In 1940, a couple fled Paris on a pair of handmade bicycles, clutching the manuscript of what was to become one of children’s literature’s most beloved books. A year later, Hans Augusto Rey and Margaret Rey published Curious George. Featuring a lively, curious protagonist who finds himself in all kinds of mischief, it has entertained kids for generations, appealing to the little ‘monkey’ in each of them.
Why So Curious?
In the jungles of Africa lives a little monkey named George, who was always, always curious. One day a man wearing a big yellow hat comes to the jungle. George see’s the man and the man see’s George. Instantly the man decides he wants to take George home with him. Setting his hat on the ground he waits until George comes to check it out, than snatches him up. Back on the boat, the mischief begins with George trying to fly, and falling into the water. Later on in the big city, it continues. It seems there is no end to George’s curiosity getting him into all kinds of trouble-luckily for him the man in the big yellow hat shows up just in the nick of time to get him out of a tight spot.
Bright and lively, the illustrations will catch the eye and hold it. Every other page is filled with one scene or another of George getting into trouble. There are quite a few different views offered as well-one scene shows an aerial view of George floating over the city holding onto a bunch of balloons while another gives readers a peek at him through the porthole of a boat.
There’s a reason kids are often times referred to as monkeys. Both are insatiably curious, and both have a tendency to get into mischief. On this note, it’s no wonder kids love Curious George so much. They can relate to his antics on some level, and they find it hilarious to read about them. For parents who might worry they’re kids will think it’s funny to call the fire department after reading about George doing it, take the opportunity to discuss the outcome of the situation, “Why did George get into so much trouble for calling the firemen to the house?”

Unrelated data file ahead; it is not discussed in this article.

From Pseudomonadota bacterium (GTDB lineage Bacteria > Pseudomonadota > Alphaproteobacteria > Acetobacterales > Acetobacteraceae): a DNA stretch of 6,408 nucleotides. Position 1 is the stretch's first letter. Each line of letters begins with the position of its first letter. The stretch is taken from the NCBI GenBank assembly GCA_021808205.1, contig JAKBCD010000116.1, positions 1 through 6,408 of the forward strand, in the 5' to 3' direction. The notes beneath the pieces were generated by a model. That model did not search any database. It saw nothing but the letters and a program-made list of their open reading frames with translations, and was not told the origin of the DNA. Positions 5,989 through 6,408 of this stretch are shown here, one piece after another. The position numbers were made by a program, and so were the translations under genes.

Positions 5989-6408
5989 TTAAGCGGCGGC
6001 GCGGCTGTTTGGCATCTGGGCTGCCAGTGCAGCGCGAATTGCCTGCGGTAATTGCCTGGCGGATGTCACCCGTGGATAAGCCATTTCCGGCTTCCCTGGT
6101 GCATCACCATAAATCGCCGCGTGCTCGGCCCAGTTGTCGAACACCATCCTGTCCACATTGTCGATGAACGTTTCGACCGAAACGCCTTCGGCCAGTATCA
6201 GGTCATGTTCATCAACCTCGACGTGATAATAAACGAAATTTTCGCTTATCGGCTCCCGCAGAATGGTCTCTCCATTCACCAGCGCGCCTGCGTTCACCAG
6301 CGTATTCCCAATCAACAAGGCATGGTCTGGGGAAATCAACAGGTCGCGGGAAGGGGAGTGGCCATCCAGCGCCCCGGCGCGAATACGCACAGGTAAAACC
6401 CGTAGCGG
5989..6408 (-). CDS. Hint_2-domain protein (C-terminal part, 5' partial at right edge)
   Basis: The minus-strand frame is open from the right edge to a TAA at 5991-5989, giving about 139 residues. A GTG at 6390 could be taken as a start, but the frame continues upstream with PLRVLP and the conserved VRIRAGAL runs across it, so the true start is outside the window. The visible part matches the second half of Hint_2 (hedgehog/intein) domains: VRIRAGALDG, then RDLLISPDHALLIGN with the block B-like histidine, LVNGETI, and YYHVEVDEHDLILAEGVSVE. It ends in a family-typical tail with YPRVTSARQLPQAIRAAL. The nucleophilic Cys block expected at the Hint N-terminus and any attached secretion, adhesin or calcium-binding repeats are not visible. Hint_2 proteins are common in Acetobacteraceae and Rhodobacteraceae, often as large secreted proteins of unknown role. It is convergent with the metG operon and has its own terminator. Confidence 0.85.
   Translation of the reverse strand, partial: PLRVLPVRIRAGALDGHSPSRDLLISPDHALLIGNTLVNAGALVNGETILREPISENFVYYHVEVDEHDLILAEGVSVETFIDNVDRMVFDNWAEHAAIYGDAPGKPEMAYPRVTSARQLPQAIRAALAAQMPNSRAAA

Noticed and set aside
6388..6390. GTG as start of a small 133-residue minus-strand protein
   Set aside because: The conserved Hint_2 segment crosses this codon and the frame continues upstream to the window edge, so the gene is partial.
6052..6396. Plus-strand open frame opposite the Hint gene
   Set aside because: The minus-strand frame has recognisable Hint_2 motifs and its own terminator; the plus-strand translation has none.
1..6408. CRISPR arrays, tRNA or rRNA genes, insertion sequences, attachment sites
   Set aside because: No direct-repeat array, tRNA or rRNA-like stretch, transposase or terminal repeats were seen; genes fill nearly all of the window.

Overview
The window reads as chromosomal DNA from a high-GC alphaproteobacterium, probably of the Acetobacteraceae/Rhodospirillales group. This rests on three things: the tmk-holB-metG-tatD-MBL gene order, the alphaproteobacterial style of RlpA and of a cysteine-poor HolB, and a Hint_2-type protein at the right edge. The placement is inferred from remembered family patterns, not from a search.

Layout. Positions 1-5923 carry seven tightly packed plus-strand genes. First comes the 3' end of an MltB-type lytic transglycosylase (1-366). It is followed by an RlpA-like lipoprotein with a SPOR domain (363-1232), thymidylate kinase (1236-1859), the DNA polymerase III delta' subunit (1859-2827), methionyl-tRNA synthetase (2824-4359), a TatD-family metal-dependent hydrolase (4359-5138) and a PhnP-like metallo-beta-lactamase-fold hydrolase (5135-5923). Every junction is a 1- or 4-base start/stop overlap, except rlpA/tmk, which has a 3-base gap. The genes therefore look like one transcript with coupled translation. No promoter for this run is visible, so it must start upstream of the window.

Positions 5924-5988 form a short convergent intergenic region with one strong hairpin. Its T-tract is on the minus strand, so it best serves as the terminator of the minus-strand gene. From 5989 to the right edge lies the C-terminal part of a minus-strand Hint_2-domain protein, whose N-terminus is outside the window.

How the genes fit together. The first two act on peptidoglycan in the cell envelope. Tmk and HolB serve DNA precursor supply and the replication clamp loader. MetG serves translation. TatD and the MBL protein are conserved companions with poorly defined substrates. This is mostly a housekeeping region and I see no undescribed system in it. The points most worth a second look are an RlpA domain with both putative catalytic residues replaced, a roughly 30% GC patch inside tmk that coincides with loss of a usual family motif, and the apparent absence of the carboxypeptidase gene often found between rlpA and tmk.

Ok that sounds like a sure fire way to make story time a bit bland for kids, but you get it. Curious George is a fun book, for youngsters around the age of four it’s a great read.
A Story In And Of Itself
Hans Rey grew up in Germany, close to a zoo. Years later he met his wife, Margaret, while selling bathtubs in Brazil. Yes, selling bathtubs in Brazil. They moved to Paris and in 1940 fled on self-made bicycles just hours ahead of Hitler’s invading army. They escaped with five manuscripts-one of which would later become Curious George. In true collaboration, Hans handled the illustrations while Margaret dealt with the plot and writing. It wasn’t until after they had published a few books that Margaret was given credit for her contributions.